Prague, city of a thousand faces, and which, by strange coincidences, offers an excellent out of the ordinary pizza.
Two places in Prague that you absolutely must not miss are the Vysehrad Garden, where you can admire one of the most beautiful views that Prague can offer (even if a place similar to this is the Letna beer garden where you can sip a beer while enjoying the sunset in the company of hundreds of people) and the Prague castle, the oldest symbol of the Czech state and its most important national historical monument.
And if you love sunsets, relaxation and fine companies, along the Vltava River (the river of Prague) in summer, several bars will open around the area of the Karlovo Namesti metro station, and, being Italian, the most interesting for me was the Boat Bar branded Aperol spritz! Absolutely not to be missed.
If you want to find out more about the history of Prague from the Old town square depart plenty of free tours, (especially between 11:00 and 14:00, normally last 2/3h) organized as in many other cities in collaboration with the office of tourism. Prague free walking tour.
Obviously at the end of the tour a small tip is always well appreciated !! From Prague I then headed to Berlin, the train as usual does not require advance booking, especially if you travel early in the morning.
Berlin, is in some respects a too modern city, that, because of the massive bombings suffered during the Second World War, does not retain a minimum trace of its history. For years now though, it is a reference destination for many young people in search of the most bizarre modes and it certainly is the European if not world capital of techno music.
Here, being a fan of techno music I would have spent more than willingly three days, certainly well into the weekend to enjoy the most of the festive atmosphere that reigns in its Clubs. First and foremost the Berghain, but also not to forget the Club for viewing.
But this city is not only clubs, museums such as the Pergamon Museum and the Altes Museum absolutely not to be missed and not forgetting also the East Side Gallery; one of the few parts still standing of the Berlin Wall, which was painted with murals in 1989, by more than 100 artists as a sign of freedom. (Restored later in 2009). My advice to Go round Berlin is certainly to rent a bike for the whole day at the cost of 12 €.
From Berlin I then made a stop in Hamburg, that is absolutely worth a visit. A port and financial city, characterized from the fascinating architecture of its buildings.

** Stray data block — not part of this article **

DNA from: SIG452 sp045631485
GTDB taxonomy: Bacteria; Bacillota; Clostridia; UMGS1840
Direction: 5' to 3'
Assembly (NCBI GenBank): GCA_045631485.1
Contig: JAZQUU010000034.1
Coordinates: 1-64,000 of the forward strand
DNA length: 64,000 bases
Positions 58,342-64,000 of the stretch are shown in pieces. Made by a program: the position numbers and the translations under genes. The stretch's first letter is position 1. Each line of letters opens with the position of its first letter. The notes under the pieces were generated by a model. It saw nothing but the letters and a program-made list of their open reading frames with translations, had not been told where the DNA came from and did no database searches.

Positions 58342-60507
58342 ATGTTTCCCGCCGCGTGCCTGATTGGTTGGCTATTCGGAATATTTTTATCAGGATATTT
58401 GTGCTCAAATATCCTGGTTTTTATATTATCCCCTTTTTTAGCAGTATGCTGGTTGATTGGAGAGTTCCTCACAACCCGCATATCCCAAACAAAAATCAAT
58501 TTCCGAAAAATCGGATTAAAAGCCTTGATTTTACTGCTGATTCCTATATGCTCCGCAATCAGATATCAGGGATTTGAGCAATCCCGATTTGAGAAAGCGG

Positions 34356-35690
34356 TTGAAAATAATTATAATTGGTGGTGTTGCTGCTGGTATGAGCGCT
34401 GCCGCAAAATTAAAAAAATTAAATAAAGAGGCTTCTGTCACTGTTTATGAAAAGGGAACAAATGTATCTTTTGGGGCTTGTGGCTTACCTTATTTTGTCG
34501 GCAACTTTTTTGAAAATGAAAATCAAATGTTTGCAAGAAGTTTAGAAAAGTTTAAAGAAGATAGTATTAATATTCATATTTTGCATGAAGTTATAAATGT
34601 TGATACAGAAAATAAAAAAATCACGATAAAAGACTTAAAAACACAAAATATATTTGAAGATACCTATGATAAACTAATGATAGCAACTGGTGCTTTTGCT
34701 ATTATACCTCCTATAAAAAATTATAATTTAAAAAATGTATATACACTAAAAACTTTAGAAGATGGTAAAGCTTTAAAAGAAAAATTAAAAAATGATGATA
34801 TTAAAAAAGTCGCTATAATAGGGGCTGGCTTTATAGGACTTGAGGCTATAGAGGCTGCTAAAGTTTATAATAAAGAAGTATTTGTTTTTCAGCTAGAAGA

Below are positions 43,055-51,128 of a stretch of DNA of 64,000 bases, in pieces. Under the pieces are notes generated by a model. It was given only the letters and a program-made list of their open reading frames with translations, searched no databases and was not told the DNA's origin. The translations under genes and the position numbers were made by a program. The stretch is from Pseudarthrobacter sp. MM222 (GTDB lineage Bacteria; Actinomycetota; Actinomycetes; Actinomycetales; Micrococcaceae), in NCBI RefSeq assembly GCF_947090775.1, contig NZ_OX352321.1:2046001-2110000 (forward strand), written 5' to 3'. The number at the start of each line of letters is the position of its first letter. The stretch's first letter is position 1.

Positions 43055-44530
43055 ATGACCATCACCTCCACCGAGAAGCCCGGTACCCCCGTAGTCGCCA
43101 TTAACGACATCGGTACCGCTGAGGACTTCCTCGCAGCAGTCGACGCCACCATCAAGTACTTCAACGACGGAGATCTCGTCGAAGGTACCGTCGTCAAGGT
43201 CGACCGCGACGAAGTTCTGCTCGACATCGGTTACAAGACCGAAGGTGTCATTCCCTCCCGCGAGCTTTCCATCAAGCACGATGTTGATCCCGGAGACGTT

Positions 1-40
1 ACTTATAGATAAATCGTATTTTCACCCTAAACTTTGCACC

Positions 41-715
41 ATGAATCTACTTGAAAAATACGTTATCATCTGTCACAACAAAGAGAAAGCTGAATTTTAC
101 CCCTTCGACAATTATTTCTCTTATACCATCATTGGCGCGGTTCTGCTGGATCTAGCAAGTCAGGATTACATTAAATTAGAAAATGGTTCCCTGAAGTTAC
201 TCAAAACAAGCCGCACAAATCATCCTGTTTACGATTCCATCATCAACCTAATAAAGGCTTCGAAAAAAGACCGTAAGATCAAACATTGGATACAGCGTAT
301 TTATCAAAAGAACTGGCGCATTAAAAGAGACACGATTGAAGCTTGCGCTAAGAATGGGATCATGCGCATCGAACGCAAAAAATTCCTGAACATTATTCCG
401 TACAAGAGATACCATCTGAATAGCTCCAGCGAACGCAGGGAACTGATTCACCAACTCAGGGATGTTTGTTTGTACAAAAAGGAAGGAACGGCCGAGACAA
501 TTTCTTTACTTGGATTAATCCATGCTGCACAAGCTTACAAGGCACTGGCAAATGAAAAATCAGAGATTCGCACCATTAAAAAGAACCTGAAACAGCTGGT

Venturing on foot all through the city, because of its small size, will not be a problem but for the laziers there is always the possibility to rent a bike, for the modest sum of €12.
The most fascinating building in Hamburg is certainly the Rathaus in Hamburg that now serves as the town hall (guided tours inside €3, duration 40′). The Speicherstadt area, definitely deserves a couple of hours, given the interesting architecture of its buildings.
Then if you’re also feeling a little peckish, a few meters from the police museum, always in this neighborhood, you will find some pretty stalls, open during lunch hour which I think is the main eating place, for most of the people working in this area (lunch 3/7 €).
If you are fans of sport activities or simply for a nice picnic, Hamburg offers exceptional spots along the waters of Lake Aussenalster. But by far it offers the best of itself from the happy hour onwards, if you move towards Sternschanze you will find a host of places, where to eat anything and more or just enjoy a good draft beer in the company of hundreds of other young people like you, and then move later in the evening to the St. Pauli area, the internal of which is hidden the largest red light district in Europe.
From Hamburg I then went to Copenhagen. The train journey is among the most picturesque I’ve done, as it offers breathtaking panoramic views. The train ride, gave me the opportunity to search in the guide what to see and as soon as I touched Danish soil, I hurried to the hostel and quickly headed straight to Thorvaldsens museum which on that day was free.
So look hard for what to see, because very often you get to save some money with free entrance. Other very interesting museums are the Statens Museum for Kunst, the National Museum and the Ny Carlsberg Glyptotek that houses works by Cezanne, Van Gogh, Monet, Renoir and many others.
If then in the evening, you want to have a drink, the best areas are those of Norrebro and Vesterbro, even though I would recommend the Mckluud pub that remains on the
Istedgate, so to speak, is the long avenue that stays in front of the exit door of the train station on the west side; there you will certainly find the typical Danish atmosphere.
As a whole Copenhagen is a beautiful city, rich in culture and history and if you like particular things, Christiania is the place for you. Also known as Freetown of Christiania, it is a partially self-governed neighborhood in the city of Copenhagen, Denmark, which holds a semi-legal status as an independent community.